From the Archives: Doctor Who 'Amy's Choice'

PrintE-mail Written by J.R. Southall

(Between the demise of the old Starburst and the birth of its new incarnation, there were fourteen Doctor Who stories broadcast that the magazine never got around to reviewing. This is one of them.)

There’s a germ of an idea here that could have made for an absolutely magnificent episode of Doctor Who. The ingredients are all there and plain to see; but somehow in the mixing they’ve conspired to create a somewhat less-than-appetising dish.

Imagine if this episode had begun simply with the Doctor and company fetching up in Leadworth, no sign of a belly bump in sight. And everything was not quite right. Wherever the three intrepid travellers went, they kept encountering the same man but in different guises, and he didn’t offer them an early explanation of who he was or what he was doing. The mystery could have been carried across half an episode, with the regulars putting together clues along the way before working it out for themselves. (Indeed, something similar was very successfully attempted in The Android Invasion.) The latter half of the episode might have worked in a similar fashion with the TARDIS-set scenes. And the result might have been as well-remembered as The Mind Robber or The Dalek Invasion of Earth’s opening instalments.

Instead, we’re furnished with quite enough clues to come to the correct conclusion before Amy’s Choice even gets going. The sight of a pregnant Amy Pond and a pony-tailed Rory Williams (fantastic and hilarious choice, by the way) instantly makes us aware that we’re not looking at reality, but instead are somehow experiencing a dream or fantasy sequence. And when the Dream Lord lets us in on the puzzle – that the Doctor, Amy and Rory are caught between two realities, one actual and one fictional, and that they themselves must decide which is which in order to survive – the very fact that the first encountered reality is the false one also tips the nod that the other must be false too, otherwise there wouldn’t be any dramatic tension to the reveal at all. So far so so, and it’s only the mystery of who the Dream Lord really is that is in any way a mystery at all.

A fatally missed opportunity.

Having said that, this is another case of Series Five throwing up a story whereby if you can ignore its inconsistencies and its crucial lack of ambition, then there’s an awful lot of fun to be had with what remains.

Toby Jones, for instance, playing the Dream Lord himself, is a fantastic actor, and relishes the chance to play the part with a dryness and a knowingness that immediately gives him one over on the regulars. It’s an unsettling and perfectly pitched performance (and could have been even more effective in an alternative version of the episode), and it puts Jones at centre stage for the entire story, his presence looming large over the action even during some fairly long spells in which he doesn’t appear. Any other choice of actor might have unbalanced this, and it’s to Jones’ credit that he underplays which therefore emphasises the peril – if Amy’s Choice works at all, then it’s because of him.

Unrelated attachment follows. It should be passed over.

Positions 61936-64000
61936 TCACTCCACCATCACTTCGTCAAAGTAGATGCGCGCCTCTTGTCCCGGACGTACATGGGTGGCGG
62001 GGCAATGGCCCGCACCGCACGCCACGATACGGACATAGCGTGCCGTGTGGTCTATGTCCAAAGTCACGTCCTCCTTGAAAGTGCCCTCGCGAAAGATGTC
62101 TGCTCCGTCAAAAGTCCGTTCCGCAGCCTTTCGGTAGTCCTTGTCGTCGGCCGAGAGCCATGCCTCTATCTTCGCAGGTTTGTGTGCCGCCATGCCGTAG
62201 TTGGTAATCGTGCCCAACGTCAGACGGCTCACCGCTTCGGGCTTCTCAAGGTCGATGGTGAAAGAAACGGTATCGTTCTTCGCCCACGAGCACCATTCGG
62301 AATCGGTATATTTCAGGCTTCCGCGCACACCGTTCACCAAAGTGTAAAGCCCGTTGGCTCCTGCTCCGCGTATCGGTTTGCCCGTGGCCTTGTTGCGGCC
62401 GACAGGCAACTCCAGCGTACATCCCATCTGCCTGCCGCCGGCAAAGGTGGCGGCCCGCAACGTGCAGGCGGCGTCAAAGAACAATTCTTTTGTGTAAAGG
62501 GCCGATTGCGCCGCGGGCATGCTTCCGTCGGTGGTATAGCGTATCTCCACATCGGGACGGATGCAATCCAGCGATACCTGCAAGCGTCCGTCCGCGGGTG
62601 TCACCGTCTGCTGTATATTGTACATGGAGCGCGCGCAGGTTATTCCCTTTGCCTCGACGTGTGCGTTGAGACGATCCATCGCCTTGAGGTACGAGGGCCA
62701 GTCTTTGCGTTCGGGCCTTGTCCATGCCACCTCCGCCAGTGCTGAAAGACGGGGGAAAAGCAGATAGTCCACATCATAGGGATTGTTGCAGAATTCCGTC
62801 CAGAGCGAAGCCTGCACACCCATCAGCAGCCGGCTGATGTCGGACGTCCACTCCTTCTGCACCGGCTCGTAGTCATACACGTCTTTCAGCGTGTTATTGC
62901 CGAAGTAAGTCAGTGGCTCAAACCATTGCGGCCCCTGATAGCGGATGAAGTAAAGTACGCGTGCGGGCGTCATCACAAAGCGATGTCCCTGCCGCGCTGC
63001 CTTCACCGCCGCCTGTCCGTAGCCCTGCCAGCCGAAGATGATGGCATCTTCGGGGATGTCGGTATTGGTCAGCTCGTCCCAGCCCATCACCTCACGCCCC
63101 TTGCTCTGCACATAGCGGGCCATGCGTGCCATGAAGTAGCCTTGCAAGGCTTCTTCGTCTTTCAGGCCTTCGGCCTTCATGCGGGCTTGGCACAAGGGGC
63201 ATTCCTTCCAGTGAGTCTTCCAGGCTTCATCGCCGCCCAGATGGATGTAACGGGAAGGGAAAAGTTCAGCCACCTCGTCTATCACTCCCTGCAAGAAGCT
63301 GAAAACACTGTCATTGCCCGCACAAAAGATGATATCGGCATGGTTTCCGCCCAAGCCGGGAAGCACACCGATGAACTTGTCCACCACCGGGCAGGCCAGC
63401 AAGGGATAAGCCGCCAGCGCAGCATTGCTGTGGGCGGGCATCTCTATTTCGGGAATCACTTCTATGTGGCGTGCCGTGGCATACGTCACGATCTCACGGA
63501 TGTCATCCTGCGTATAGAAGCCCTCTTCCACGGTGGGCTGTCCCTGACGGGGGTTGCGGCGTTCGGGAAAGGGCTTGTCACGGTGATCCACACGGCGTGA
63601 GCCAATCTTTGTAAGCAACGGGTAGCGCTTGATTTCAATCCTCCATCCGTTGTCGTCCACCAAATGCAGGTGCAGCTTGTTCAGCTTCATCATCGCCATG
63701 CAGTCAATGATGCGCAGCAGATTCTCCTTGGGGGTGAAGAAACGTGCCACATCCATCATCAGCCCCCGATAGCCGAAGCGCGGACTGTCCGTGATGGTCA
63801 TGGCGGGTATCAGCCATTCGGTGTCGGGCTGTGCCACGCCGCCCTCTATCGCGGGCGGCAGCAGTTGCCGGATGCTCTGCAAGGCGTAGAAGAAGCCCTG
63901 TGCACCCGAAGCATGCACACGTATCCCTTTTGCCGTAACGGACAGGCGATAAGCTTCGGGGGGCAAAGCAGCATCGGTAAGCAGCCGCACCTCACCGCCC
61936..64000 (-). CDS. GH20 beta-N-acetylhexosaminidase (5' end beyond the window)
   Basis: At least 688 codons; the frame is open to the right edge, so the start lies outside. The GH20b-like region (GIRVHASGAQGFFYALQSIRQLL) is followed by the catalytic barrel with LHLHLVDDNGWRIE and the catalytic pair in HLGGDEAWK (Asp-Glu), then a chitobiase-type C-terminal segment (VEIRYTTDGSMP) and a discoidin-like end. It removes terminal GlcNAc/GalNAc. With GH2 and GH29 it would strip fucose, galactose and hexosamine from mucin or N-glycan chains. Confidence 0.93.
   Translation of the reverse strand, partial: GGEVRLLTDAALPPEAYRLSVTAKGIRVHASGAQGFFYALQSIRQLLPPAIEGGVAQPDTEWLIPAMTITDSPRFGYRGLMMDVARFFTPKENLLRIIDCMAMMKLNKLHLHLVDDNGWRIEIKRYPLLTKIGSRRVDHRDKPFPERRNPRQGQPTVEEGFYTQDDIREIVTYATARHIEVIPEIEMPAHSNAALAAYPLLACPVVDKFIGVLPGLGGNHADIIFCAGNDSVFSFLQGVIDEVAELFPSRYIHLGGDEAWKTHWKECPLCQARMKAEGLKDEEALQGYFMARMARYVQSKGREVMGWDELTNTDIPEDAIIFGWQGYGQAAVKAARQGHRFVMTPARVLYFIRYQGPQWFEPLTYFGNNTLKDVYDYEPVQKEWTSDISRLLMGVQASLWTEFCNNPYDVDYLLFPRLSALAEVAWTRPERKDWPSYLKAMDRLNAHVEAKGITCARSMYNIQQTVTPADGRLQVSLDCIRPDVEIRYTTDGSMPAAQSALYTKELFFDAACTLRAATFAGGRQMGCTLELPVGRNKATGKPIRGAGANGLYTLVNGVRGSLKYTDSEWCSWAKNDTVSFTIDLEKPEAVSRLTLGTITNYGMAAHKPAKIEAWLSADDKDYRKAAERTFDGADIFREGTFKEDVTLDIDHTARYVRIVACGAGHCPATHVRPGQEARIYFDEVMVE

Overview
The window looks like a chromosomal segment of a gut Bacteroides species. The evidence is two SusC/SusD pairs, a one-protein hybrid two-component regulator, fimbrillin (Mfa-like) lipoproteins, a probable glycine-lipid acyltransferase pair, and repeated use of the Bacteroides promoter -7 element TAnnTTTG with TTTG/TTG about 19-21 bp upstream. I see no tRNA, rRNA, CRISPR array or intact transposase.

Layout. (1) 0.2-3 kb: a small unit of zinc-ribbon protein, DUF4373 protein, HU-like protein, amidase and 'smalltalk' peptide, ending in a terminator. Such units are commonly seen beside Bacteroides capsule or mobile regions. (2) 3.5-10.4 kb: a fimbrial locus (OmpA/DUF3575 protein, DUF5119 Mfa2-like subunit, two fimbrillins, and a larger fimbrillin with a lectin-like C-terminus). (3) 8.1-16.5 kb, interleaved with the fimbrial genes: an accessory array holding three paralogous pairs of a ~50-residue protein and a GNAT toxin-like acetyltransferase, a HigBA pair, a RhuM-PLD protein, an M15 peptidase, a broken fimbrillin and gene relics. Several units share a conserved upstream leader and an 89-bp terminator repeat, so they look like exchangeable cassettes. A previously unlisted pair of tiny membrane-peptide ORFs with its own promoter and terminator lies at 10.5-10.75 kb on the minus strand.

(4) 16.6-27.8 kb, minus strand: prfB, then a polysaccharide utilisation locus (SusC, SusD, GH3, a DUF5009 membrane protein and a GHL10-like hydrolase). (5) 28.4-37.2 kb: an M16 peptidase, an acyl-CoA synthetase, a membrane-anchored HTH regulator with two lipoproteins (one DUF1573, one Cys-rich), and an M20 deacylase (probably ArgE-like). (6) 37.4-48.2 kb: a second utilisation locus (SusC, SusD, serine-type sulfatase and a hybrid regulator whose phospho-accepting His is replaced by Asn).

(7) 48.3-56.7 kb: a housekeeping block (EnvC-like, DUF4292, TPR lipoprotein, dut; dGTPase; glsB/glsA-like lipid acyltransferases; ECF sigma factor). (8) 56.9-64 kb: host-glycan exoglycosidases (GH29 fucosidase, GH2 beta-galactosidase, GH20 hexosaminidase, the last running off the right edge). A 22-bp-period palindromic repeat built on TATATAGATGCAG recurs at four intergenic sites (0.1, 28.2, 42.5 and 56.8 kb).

That’s two stories in a row with strong villains. Let’s hope it’s a development that continues.

An odder choice is that of Simon Nye as the writer for this latest episode. Nye is best known as a writer of situation and other comedy (Men Behaving Badly is, of course, his most infamous achievement). While that might have proven an ideal background for Doctor Who writers in the past (both Terry Nation and Stephen Moffat himself were both far better known for comedy when they got their first Doctor Who commissions), in this instance there’s a certain tipping of the balance towards the surreal and the amusing that only serves to undermine the drama. If your premise is one of surreality – as it must surely be here – then it’s an imperative that you treat it with seriousness and allow your situations to conform to their own internal logic. Rampaging pensioners might be a thoroughly amusing and unnerving sight (although bashing one over the head might be a spectacle too far, but that’s perhaps to be expected from the ‘laddist’ creator of Men Behaving Badly), but the image they conjure up does tend to undermine the question of which reality is which – less so than the redundant question of Amy Pond’s pregnancy, admittedly (but then there’s maybe a reason of propheticism for including that).

When Rory ‘dies’, it’s all we can do to care. We know, before it even happens, that it doesn’t take. And sadly Karen Gillan’s reaction is as removed from reality as is the rest of this fake storyline – all of which will undercut any subsequent similar threats to the character that future episodes might throw his way. Amy’s Choice (and why Amy’s ‘choice’ after all? Surely it is all of the TARDIS crew who are included in the choosing?) is here doing more damage than it is proving itself a beneficial addition to the series’ canon.

It’s a shame, really. Because if Amy’s Choice had taken itself either a little more seriously or a little less seriously (and if it hadn’t made the solution to the ‘choice’ quite so apparent from the outset), then it might have been a thrilling drama or a classy comedy. But it’s in the inconsistency of tone (an inconsistency of tone that the weather on location appears to have taken up sympathy with!) – as with so much of this fifth series so far – that the magic has failed to emerge.

Amy’s Choice might still be one of the outstanding episodes of the run (in terms of how different it is, in terms of plot, to the rest of what’s on offer), but it has badly squandered the opportunity to make of itself one of the outstanding stories of the show’s entire catalogue. 


(If you’d like to go further into the programme’s past, I’ve collected together various reviews and articles that I’ve posted online over the years here:

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